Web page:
Tuesday, August 19, 2008

The Idler's Glossary: The Cover

A first look at the final Idler's Glossary cover. The glossary should go off to the printer tomorrow. The book was designed by Seth, who did a fabulous job: cover, endpapers, 3 title pages, 30 word definition illustrations. It's a gorgeous production, or will be, with embossing, metallic ink, on a nice uncoated stock. I'm thinking, if I can squeeze in the time, of doing a hand bound edition of 20 copies using a version of the endpapers as the covering paper. More on this later. Let me know if you might be interested in a copy of this edition.

While I'm on all things idle, I've finally got the Royal Order of the Indolent blog going more regularly -- all this blog work is getting in the way of my ability to idle. This week, I've gathered Robert Louis Stevenson's wonderful essay, Apology for Idlers, where he argues "Idleness so called, which does not consist in doing nothing, but in doing a great deal not recognised in the dogmatic formularies of the ruling class, has as good a right to state its position as industry itself." As well, you'll find "An Invitation to Lubberland," from a 1685 Broadside, the early version of the hobo's heaven popularized by Harry McClintock in "Big Rock Candy Mountains." In Lubberland you'll find that:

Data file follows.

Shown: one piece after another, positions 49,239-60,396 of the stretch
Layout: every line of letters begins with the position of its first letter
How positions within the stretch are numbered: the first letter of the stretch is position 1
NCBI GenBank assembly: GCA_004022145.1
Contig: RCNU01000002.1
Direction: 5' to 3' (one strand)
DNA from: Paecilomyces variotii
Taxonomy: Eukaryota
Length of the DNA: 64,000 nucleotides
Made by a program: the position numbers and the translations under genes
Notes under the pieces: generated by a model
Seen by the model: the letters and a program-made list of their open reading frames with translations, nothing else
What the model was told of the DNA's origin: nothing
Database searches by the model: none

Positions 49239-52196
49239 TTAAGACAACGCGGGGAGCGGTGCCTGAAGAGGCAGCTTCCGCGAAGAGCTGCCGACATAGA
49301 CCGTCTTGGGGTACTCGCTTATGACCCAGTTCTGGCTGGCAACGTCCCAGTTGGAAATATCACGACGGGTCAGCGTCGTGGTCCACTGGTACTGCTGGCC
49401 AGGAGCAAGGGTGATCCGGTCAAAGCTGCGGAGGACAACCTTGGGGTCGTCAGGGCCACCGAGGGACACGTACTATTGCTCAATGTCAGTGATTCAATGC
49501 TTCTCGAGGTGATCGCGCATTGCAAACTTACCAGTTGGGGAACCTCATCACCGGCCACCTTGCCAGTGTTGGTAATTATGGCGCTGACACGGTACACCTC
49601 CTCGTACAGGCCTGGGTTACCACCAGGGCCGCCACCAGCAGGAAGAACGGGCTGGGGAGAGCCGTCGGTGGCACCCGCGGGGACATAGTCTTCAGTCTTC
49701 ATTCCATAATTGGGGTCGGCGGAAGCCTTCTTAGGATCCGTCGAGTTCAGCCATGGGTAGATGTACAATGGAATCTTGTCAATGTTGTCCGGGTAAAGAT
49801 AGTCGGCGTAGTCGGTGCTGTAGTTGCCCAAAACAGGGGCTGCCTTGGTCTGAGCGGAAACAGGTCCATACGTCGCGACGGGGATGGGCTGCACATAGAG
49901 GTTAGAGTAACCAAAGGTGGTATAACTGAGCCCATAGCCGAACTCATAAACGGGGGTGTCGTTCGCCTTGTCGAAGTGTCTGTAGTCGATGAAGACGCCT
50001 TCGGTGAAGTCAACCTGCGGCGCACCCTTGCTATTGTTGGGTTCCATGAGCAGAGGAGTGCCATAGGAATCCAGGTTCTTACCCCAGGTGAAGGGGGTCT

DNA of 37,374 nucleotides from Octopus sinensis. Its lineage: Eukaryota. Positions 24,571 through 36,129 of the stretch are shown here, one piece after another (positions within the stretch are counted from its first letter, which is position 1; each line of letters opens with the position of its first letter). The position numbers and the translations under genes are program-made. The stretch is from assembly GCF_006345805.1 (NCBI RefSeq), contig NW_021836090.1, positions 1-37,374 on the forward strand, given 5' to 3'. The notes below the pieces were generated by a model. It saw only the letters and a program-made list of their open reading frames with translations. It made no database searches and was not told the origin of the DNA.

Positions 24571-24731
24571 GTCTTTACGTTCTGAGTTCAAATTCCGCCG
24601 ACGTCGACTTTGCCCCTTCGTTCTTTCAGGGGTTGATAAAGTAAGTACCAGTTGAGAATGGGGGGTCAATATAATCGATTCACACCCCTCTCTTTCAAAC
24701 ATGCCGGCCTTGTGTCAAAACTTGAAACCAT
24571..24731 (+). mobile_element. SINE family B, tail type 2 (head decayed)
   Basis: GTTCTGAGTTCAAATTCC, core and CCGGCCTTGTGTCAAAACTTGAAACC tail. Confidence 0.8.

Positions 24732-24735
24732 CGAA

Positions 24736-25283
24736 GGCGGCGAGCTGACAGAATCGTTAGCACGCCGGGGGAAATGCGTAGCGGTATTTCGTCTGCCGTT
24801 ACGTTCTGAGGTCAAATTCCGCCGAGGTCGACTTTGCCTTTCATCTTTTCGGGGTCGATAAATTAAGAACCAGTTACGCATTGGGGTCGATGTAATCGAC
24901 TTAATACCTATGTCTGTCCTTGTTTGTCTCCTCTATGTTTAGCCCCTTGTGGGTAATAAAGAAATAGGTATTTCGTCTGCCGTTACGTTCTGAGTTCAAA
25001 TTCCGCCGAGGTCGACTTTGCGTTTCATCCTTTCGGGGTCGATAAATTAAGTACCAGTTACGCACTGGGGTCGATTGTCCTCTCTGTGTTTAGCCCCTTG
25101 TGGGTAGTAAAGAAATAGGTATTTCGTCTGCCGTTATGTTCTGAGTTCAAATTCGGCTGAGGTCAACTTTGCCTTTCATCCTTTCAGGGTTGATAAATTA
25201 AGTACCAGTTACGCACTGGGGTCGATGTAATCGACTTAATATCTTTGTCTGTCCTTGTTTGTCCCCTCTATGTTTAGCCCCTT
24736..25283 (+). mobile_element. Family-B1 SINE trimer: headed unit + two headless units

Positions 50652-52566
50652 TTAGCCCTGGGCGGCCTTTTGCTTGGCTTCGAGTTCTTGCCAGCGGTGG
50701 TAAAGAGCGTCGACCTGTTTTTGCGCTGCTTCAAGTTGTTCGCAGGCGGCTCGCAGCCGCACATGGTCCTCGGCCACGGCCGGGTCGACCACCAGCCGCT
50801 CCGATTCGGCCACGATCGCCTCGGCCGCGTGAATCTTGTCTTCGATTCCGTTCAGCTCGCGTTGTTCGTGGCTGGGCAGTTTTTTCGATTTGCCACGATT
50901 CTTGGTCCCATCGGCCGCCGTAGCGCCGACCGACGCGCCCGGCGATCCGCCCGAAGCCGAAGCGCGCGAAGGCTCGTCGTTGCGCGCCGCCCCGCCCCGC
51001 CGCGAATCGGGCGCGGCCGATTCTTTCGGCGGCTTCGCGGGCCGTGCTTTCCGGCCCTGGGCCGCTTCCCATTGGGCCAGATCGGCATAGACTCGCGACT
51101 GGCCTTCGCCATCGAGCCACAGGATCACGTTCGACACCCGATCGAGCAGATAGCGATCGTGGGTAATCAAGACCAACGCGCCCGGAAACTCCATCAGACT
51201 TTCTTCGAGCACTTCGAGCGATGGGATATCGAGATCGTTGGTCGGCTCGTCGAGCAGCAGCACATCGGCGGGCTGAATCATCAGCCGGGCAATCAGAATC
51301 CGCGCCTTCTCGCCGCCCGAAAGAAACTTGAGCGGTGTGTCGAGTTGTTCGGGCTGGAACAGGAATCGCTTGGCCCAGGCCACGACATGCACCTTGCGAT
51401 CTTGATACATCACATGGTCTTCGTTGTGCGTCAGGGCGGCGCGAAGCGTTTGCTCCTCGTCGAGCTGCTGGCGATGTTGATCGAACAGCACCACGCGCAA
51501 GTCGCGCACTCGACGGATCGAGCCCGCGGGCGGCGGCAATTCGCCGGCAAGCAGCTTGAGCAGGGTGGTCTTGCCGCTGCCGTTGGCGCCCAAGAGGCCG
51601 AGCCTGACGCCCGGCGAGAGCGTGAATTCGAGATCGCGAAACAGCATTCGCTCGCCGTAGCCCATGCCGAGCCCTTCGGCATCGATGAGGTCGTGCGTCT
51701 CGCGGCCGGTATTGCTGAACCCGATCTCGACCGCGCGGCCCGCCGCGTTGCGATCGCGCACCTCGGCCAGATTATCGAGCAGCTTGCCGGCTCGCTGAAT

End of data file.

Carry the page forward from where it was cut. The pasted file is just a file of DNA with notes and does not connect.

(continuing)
The rivers run with claret fine,
The brooks with rich canary,
The ponds with other sorts of wine,
To make your hearts full merry:
Nay, more than this, you may behold,
The fountains flow with brandy,
The rocks are like refined gold,
The hills are sugar candy.

"Rose-water is the rain they have,
Which comes in pleasant showers,
All places are adorned brave,
With sweet and fragrant flowers.
Hot custards grows on ev'ry tree,
Each ditch affords rich jellies;
Now if you will be ruled by me,
Go there and fill your bellies.

"There's nothing there but holy-days
With music out of measure;
Who can forbear to speak the praise
Of such a land of pleasure?
There may you lead a lazy life
Free from all kind of labours:
And he that is without a wife,
May borrow of his neighbour.

Go check both out:


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